Sunday, January 20, 2019

Reza Rampur

Raza  Rampur
            The vast and ancient land of India had been from long ago a cradle for nourishment and promotion of omnifarious religions, faiths and sects. Islam is one of the religions which together with the migration of the Prophet of Islam (S.A.W.) from Mecca to Medina made its way to India through newly convert Muslim traders and businessman. After passing away of the Reverned Prophet of Islam (S.A.W.) a group of followers, hadith experts (traditionists), religious jurisprudents and interpreters stepped on the Indian soil in order to familiarize the lovers of the school of monotheism with discourse of revelation. In 91 A.H. the first group of Muslim conquerors led by Mohammed bin Qasim Saghafi conquered a part of northern India. But the growth and expansion of Islam in India came to a standstill due to Mohammed bin Qasim being called back and weakness of Ommayed rule and since the Abbasid rulers did not pay any particular attention to the Islamic conquests made in the Indian sub-continent large groups of newly convert Muslims returned to their past religion. In 390 A.H. Sultan Mahmoud Ghaznavi attacked India with a huge number of soldiers and under the banner of Muslim warriors his army drew out sword in order to obtain the valuable wealth and treasures of India. But Mahmoud had not ever thought of staying in India and ruling over it. The repeated invasions, massacre and plundering by his soldiers had left an unpleasant impact of Islam and Muslims over the Indian society and led to the integration of followers of differents religions and faiths against Islam. Sultan Mohammed Ghori invaded India about after two hundred years from the death of Mahmoud and after conquering Delhi he installed Qutbuddin Aibak to govern his conquests in India. After the death of Sultan Ghori, all the regions of Punjab and the Ganges and Jamuna were added to the occupation of Qutbuddin Aibak. In 603 A.H. Qutbuddin Aibak declared autonomy in Delhi and thus the ever first foundation of Muslim rule was laid in India. He built the first mosque named Qowat-ol- Islam (Power of Islam Mosque) or Qabat-ol- Islam in northern India. After that Muslims ruled over a vast part of Indian sub-continent for a period of eight hundred years. Different Muslim dynasties brought a new transformation into existence in political, cultural and social system of India. And thus great India became one of the powerful Muslim base of culture, art Persian language was identified as the official court language of Muslim rulers. The Iranian art creativity and culture influenced by Islamic spiritual values made its appearance.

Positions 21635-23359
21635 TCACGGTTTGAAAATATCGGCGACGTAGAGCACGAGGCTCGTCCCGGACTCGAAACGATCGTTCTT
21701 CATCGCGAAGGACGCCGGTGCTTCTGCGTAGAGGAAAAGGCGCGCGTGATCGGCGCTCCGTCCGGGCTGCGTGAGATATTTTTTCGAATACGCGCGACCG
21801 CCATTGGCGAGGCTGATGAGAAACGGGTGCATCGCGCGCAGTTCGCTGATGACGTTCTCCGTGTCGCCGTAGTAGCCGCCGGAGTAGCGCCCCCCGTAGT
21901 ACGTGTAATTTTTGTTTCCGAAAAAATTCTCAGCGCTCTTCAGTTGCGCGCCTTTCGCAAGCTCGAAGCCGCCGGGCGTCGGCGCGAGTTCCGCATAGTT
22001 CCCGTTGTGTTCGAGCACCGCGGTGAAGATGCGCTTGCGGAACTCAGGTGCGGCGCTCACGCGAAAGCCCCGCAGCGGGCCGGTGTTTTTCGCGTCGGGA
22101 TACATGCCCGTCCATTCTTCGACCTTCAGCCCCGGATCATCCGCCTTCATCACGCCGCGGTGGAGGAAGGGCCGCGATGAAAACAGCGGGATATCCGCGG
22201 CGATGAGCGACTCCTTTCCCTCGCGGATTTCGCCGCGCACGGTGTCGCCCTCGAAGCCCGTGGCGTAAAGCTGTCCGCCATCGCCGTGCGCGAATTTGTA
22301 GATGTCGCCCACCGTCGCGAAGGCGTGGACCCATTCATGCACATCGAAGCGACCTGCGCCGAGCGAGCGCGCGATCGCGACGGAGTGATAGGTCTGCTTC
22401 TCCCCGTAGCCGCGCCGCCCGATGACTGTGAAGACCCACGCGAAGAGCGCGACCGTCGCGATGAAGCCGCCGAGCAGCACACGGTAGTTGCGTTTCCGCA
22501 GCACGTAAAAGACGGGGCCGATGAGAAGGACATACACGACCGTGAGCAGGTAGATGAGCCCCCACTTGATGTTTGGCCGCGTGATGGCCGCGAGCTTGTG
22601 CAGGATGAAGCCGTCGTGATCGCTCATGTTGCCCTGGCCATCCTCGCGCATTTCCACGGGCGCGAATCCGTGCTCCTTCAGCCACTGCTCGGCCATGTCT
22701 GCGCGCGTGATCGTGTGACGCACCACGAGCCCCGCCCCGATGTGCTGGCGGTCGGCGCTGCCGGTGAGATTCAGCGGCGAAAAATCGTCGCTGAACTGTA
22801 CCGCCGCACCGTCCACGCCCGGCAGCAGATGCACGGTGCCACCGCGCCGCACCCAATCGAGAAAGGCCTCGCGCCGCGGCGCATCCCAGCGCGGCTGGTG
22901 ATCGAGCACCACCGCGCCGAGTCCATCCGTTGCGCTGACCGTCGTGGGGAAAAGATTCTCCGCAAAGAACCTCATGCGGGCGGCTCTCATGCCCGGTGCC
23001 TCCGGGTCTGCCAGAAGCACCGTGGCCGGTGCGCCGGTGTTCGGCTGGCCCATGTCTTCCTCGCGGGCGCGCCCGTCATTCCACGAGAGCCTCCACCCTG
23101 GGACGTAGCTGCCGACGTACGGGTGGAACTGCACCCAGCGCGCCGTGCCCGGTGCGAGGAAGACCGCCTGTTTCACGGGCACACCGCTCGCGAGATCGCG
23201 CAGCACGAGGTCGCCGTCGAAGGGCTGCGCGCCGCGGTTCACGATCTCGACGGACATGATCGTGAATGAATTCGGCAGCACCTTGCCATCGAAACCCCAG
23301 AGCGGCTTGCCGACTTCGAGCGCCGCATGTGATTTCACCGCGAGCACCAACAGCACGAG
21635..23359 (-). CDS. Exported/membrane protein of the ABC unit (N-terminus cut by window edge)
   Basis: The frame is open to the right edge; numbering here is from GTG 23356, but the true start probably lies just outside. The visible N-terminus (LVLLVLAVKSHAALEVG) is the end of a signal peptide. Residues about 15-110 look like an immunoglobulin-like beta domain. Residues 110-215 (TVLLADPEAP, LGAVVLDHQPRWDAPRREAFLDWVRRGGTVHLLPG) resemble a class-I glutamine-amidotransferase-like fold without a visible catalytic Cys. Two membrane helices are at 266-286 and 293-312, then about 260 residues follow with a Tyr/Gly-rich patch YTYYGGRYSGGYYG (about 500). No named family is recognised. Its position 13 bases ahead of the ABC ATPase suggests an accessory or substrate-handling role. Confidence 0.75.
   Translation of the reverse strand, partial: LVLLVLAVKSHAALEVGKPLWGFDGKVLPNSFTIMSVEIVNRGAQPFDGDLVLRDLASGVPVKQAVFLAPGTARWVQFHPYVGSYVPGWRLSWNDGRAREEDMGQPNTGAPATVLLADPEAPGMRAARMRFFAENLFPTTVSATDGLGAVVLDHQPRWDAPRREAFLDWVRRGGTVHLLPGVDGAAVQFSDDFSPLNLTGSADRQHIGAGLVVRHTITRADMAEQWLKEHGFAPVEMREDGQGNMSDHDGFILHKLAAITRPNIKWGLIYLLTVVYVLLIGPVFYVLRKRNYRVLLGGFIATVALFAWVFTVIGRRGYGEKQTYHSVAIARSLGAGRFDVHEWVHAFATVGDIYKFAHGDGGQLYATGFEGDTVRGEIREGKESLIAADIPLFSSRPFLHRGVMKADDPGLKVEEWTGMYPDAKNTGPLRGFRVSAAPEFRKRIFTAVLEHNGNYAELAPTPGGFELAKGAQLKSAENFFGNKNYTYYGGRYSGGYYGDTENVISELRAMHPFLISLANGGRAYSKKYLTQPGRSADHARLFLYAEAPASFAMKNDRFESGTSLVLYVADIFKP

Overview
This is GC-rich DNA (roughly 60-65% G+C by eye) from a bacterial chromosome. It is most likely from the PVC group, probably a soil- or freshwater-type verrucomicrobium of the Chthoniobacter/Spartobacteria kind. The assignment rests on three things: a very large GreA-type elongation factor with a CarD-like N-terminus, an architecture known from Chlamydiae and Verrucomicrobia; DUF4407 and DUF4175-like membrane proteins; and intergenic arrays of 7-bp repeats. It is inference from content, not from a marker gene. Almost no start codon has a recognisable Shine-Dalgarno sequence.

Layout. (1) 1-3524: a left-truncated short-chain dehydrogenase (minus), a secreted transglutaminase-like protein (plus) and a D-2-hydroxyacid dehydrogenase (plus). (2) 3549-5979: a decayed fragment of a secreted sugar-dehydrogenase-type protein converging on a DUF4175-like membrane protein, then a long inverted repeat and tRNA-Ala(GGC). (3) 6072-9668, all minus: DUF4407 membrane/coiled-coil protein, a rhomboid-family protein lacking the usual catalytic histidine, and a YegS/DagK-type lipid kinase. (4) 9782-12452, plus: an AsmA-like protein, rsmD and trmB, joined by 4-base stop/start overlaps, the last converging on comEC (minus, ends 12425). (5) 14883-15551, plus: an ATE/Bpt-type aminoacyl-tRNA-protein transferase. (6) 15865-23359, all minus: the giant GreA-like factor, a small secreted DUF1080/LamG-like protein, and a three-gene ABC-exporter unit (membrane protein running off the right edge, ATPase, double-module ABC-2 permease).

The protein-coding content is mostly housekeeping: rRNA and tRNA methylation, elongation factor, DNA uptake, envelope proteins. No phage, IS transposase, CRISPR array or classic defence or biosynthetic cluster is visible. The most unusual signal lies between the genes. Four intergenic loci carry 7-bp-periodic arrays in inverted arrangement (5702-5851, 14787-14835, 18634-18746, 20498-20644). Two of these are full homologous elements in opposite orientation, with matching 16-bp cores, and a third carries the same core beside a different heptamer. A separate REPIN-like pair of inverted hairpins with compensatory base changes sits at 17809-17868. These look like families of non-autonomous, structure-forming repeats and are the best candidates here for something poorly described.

The Taimorid era in India is considered to be a period of blooming, creativity and golden era of Islam. The royal support to education and literature led to the expansion and growth of Islamic education, culture and art. The religious jurisprudents, traditionists (Mohaddisim) Ulema and intellectuals, men of literature and poets, artisans and artists flourished and got trained in an open atmosphere. Thousands of books were written about different subjects of Islamic sciences and the artists exhibited their art. Educational remanents and treasures and cultural heritage left behind from the ruling time of Muslim rulers in this region indicate the last glory and greatness of the Muslim rulers in the sub-continent.
The British dominance during the early eighteen century A.D. over the Indian sub-continent and the British enmity with Islam and its bases led to undermining and breaking away the power of Muslims in India. The Islamic educational and cultural centers lost their greatness and glory under the influence of English culture. The lamp of education and knowledge in Delhi capital of Taimorid Muslim rulers started to be blown off. Scholars and intellectuals, men of letters and great poets made their way to the local rulers. Among those regions, which during those days drew the attention of scholars and intellectuals and whose rulers were giving peculiar attention to the Islamic education and literature and tried to preserve the rich treasures of education and knowledge, was the region of Rampur.